South Africa Safety TipsPLEASE NOTE THAT THE WORLD CHANGES ON ALMOST AN A DAILY BASIS, PLEASE CONTACT YOU NEAREST SOUTH AFRICAN EMBASSY FOR MORE ACCURATE NEWS AND UPDATES.
This is a basic guide for safety tips whilst in any of the South African cities or on a safari in the African bushveld. Traveling around South Africa can and most probably will be safe, but as in any destination on the planet - listen to your instincts and use common sense.
South Africa News WebsitesThe following websites offer the latest in news updates and are updated every few minutes;
South African Emergency Services Contact NumbersEmergencies from your cell phone – 112
Medical emergencies – 10177
South African Police Services (SAPS) – 10111
Cell C - 084 140
Vodacom - 082 147
MTN - 083 112
Safety Tips For When You Are In The BushAlways listen to your guide!
Guides are experienced and professional individuals who have a very intimate knowledge of wildlife and the bushveld.
When visiting wildlife areas do not walk into the bush without your guide.
Do not approach any wild animals: If it is wild it bites!
Do not swim in any rivers, dams or lakes within or nearby wildlife reserves, the presence of crocodiles and hippo's is real!
Never feed animals: they get used to people feeding them and eventually have to be put down as a result!
Never leave the surrounds of you safari lodge or camp unattended.
Always have a torch with you at night.
Give you room a once over whenever you enter, we personally have had snakes, scorpions and monkeys as unwanted guests.
Respect Africa's wildlife at all times and the wildlife will respect you.
Disrespect the wildlife and there will only be one winner (hint; it is not you).
Whether staying in a lodge or camping it is always recommended that one has a small first aid kit with you. Nothing like having a headache at 3 in the morning and all the staff are sleeping!
When traveling between lodges, never drive above 80kph on gravel roads. This is the quickest way to spoil your safari by wrapping your car around a tree.
Safety Tips For South Africa CitiesUsing ones common sense is always a good start.
Ask locals to give you a run-down on all safe and unsafe areas and of course dress codes.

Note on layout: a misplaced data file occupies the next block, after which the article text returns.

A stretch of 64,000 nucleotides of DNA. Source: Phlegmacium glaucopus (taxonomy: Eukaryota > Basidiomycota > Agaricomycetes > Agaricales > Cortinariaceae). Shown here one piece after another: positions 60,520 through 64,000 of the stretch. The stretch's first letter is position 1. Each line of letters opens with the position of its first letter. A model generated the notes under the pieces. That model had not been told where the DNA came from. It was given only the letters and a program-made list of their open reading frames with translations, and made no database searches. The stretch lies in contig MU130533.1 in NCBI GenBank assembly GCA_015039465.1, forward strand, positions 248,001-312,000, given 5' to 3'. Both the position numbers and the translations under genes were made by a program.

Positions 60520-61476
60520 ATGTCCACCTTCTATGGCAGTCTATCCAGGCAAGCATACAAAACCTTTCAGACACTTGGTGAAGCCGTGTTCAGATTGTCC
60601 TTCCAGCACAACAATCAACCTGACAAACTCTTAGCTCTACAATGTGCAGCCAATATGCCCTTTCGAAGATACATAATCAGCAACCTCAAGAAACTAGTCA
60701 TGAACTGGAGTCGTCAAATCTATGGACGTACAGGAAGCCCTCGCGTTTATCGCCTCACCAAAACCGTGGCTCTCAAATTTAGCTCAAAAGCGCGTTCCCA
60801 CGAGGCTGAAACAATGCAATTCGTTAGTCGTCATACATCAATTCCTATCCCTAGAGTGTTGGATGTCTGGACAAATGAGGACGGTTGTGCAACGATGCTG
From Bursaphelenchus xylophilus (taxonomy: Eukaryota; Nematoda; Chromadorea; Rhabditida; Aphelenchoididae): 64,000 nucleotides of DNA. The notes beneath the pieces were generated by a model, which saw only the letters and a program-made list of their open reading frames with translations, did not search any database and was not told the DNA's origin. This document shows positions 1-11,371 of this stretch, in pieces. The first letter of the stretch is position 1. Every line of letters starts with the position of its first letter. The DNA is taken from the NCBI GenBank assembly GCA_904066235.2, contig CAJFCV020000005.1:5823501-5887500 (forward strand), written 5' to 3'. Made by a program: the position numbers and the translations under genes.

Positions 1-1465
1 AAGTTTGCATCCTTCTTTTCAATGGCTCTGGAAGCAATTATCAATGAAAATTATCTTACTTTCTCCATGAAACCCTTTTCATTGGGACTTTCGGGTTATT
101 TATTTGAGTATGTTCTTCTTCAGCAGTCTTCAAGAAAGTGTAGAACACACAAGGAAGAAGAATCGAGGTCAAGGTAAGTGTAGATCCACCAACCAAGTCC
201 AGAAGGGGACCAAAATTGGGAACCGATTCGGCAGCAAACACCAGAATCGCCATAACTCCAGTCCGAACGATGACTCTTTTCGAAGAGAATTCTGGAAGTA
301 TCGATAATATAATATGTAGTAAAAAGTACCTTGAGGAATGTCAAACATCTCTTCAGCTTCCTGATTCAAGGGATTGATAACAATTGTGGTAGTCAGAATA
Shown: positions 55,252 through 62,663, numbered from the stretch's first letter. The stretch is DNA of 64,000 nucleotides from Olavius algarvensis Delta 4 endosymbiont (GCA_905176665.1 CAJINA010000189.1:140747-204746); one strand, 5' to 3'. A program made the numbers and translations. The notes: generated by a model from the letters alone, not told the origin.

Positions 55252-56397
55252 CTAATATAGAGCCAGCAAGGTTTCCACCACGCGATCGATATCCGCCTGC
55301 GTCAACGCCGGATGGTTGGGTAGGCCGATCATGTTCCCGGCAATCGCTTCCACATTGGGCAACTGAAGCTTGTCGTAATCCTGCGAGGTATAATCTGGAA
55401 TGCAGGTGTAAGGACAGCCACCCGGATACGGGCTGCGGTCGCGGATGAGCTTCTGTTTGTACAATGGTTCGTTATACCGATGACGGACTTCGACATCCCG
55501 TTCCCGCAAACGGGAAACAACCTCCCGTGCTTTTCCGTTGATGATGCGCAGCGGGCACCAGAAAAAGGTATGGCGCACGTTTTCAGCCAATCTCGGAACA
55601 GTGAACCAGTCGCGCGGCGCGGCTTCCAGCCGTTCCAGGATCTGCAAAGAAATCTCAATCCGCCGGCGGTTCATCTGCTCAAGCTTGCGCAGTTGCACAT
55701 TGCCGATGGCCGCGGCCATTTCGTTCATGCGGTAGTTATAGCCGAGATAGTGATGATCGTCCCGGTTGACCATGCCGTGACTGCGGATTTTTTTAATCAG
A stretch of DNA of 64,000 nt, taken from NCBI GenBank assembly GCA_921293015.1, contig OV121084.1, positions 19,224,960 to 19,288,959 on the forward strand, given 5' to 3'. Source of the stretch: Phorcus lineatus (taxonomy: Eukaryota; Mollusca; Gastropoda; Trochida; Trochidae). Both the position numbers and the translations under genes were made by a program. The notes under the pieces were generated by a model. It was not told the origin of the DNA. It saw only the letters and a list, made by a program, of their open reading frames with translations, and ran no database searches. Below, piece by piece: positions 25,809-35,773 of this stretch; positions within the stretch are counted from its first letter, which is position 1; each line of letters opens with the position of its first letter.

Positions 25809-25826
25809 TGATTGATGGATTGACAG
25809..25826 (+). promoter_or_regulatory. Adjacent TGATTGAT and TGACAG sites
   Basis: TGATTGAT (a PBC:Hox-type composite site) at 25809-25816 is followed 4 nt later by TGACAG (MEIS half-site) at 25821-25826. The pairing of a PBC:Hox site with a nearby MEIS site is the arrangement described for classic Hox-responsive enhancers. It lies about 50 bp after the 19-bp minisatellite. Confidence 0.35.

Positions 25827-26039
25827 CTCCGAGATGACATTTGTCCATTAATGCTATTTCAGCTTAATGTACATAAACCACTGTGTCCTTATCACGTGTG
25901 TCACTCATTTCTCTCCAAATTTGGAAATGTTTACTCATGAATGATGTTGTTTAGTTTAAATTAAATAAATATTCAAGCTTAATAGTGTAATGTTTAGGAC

If you are not feeling safe, get out of there.
One does need at all time to be vigilant when traveling around.
When going out at night, always try not to travel alone, keep to small groups.
Always read the local news and keep up to date on current happenings in and around the areas you are currently staying or going to in the next few days.
Always use licensed taxi companies, your hotel will know which ones are good.
Let the hotel know approximately what time to expect you back and your contact details.
Lock you car/ taxi doors when on the move.
Never keep your travel documents on you, that is what the hotel safe is for.
Safety Tips For When Walking Around South AfricaThe larger cities do have a criminal element that preys on unwary tourists (as in any city in the World)!
Do not walk alone in apparently deserted places (especially at night); wherever possible walk with a group.
Be on the look out for pickpockets and bag snatchers.
Do not carry more cash than required.
Do not wear your finest jewelery.
Wear a money belt that fits under your clothes.
Don't carry a lot of camera equipment especially in the major cities.
Keep a photocopy of your passport, visa and air tickets and itinerary separately from the original documents (or copy them to them to a DropBox.com, Google Drive or Itunes account so that they are accessible anywhere, anytime).
Safety Tips When Driving In South AfricaDrive carefully and slowly (speed kills).
Stick to the speed limits; 120 kph on highways and a maximum of 80kpm when traveling on gravel roads.
Never drink and drive.
Always fill up with fuel when you get the chance, South Africa is a big country and distances are vast.
Always have your drivers license on you at all times.
Never try to bribe a officer of the law, no matter what they say.
Try your best not to drive at night, animals and humans can cross the road at any time (quite often just in front of you).
Stay alert as rural roads are often poorly maintained and pot holes can to be found.
Always wear you seat belts.
Keep the doors and windows of your vehicle locked while driving in the major cities.
Stay aware of what's going on around you and you have a very good chance of enjoying a problem-free safari!